SummaryPostinflammatory hypopigmentation is a common cause of acquired hypopigmentary disorders. It can be a result of cutaneous inflammation, injury or dermatological treatment. There are also many specific conditions that present with hypopigmentation other than postinflammatory hypopigmentation. Most cases of postinflammatory hypopigmentation improve spontaneously within weeks or months if the primary cause is ceased; however, it can be permanent if there is complete destruction of melanocytes. This article reviews the aetiology, pathogenesis, clinical features, differential diagnosis and therapeutic options for postinflammatory hypopigmentation.
The serum SCC-Ag was consistently associated with recurrence and mortality of newly diagnosed cervical cancer. This marker may be useful in monitoring disease progression in cervical cancer patients. Prospero registration number is: CRD42016044024.
Lichen planus pigmentosus is a rare subtype of lichen planus. We report a first case of lichen planus pigmentosus with bilateral linear distribution associated with hepatitis C virus infection. The lesion was improved after sun avoidance and treatment of hepatitis C virus infection with a combination of interferon and ribavirin. This case stresses the importance of screening for hepatitis C virus infection as lichen planus pigmentosus can be an associated condition.
We assessed the effectiveness of an antibiotic stewardship program (ASP) on antibiotic prescriptions for acute respiratory tract infection (ARTI) in a medical school. Our ASP included delivering an antibiotic use guideline via e-mail and LINE (an instant messaging app) to faculty staff, fellows, and residents, and posting of the guideline in examination rooms. Medical records of pediatric patients diagnosed with ARTI were reviewed to assess the appropriateness of antibiotic prescription. ASP could increase the rate of appropriateness from 78% (1979 out of 2553 visits) to 83.4% (2449 out of 2935 visits; P < .001). The baseline of appropriateness was higher in residents (95%) compared with fellows (82%) and faculty staff (75%). The ASP significantly increased the appropriateness only in faculty staff, especially in semiprivate clinics (75% to 83%, P < .001). In conclusion, our ASP increased appropriateness of antibiotic prescriptions for ARTI, with the greatest impact among faculty staff in semiprivate clinics.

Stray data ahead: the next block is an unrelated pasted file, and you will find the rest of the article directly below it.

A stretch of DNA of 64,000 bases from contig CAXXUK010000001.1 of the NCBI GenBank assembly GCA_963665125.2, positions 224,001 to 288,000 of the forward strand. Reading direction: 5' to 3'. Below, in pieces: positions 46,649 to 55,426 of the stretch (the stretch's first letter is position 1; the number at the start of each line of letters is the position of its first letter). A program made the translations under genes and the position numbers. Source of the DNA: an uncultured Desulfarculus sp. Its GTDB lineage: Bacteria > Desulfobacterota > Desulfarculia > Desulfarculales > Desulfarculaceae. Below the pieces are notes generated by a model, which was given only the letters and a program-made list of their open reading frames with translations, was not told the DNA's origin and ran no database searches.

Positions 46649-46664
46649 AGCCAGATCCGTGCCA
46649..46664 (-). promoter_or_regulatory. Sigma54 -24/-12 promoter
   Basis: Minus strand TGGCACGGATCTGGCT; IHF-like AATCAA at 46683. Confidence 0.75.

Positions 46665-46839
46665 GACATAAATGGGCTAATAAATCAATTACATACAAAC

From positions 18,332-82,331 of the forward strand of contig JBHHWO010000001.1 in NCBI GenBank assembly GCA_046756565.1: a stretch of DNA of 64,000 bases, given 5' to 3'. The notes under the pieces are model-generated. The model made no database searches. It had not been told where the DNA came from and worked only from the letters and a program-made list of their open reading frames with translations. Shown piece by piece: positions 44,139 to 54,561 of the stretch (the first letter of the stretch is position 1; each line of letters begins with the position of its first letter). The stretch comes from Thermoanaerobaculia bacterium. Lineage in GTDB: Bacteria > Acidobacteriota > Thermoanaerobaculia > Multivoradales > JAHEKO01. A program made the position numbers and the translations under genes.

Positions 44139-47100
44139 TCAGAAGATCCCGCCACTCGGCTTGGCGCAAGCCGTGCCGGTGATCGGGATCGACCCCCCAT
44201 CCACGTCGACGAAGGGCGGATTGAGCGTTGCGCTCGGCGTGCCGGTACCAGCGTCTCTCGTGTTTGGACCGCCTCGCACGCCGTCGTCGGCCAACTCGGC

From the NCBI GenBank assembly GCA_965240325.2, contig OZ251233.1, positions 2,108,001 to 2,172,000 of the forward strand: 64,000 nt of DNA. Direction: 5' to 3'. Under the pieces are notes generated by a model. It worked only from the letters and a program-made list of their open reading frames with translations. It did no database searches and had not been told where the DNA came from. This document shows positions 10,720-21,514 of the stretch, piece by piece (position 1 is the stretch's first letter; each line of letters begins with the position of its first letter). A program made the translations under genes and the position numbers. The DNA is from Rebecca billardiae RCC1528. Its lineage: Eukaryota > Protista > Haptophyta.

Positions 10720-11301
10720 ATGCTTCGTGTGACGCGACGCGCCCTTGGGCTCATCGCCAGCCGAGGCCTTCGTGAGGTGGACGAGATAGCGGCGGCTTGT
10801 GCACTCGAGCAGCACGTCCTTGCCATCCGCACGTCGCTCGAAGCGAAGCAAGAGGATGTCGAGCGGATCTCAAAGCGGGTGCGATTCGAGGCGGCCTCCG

Background Hair and scalp involvement in systemic lupus erythematosus (SLE) can manifest as scarring alopecia, non-scarring alopecia or scalp/hair shaft changes without apparent hair loss. While trichoscopic signs in chronic cutaneous lupus are well established, data on SLE patients with normal-looking or non-scarring scalp are limited.Objectives To investigate trichoscopic features of SLE patients without chronic cutaneous scalp lesions and compare the findings with normal controls, as well as determine which feature associates with systemic disease. Furthermore, we aim to explore different clinical presentations of the scalp in SLE patients and their association with disease activity.Methods Trichoscopic photographs were taken from patients and healthy controls and evaluated by one blinded hair specialist. For SLE patients, their clinical presentations and evaluations for cutaneous, extracutaneous involvement; SLE Activity Index 2000 (SLEDAI-2K) score were documented. ResultsOf 109 SLE patients and 305 healthy controls were included. Hair shaft changes were significantly more common in SLE and associated with higher SLEDAI-2K (P < 0.05). The most common feature was prominent arborizing blood vessels (60.6% vs. 18.4%, P < 0.001), followed by thick arborizing blood vessels (57.8% vs. 10.2%, P < 0.001), black dots (47.7% vs. 2%, P < 0.001), brown scattered pigmentation (5.5% vs. 0.7%, P = 0.005) and blue-grey speckled pigmentation (44% vs.0.3%, P < 0.001). When hair loss is diffuse and severe, there were associations with haematologic (P = 0.002) and renal involvement (P = 0.027 for proteinuria > 500 mg/day, P = 0.004 for proteinuria > 1 g/day).Conclusions Trichoscopic examination is a valuable tool for SLE diagnosis and monitoring. Severe diffuse non-scarring alopecia most likely indicates active disease.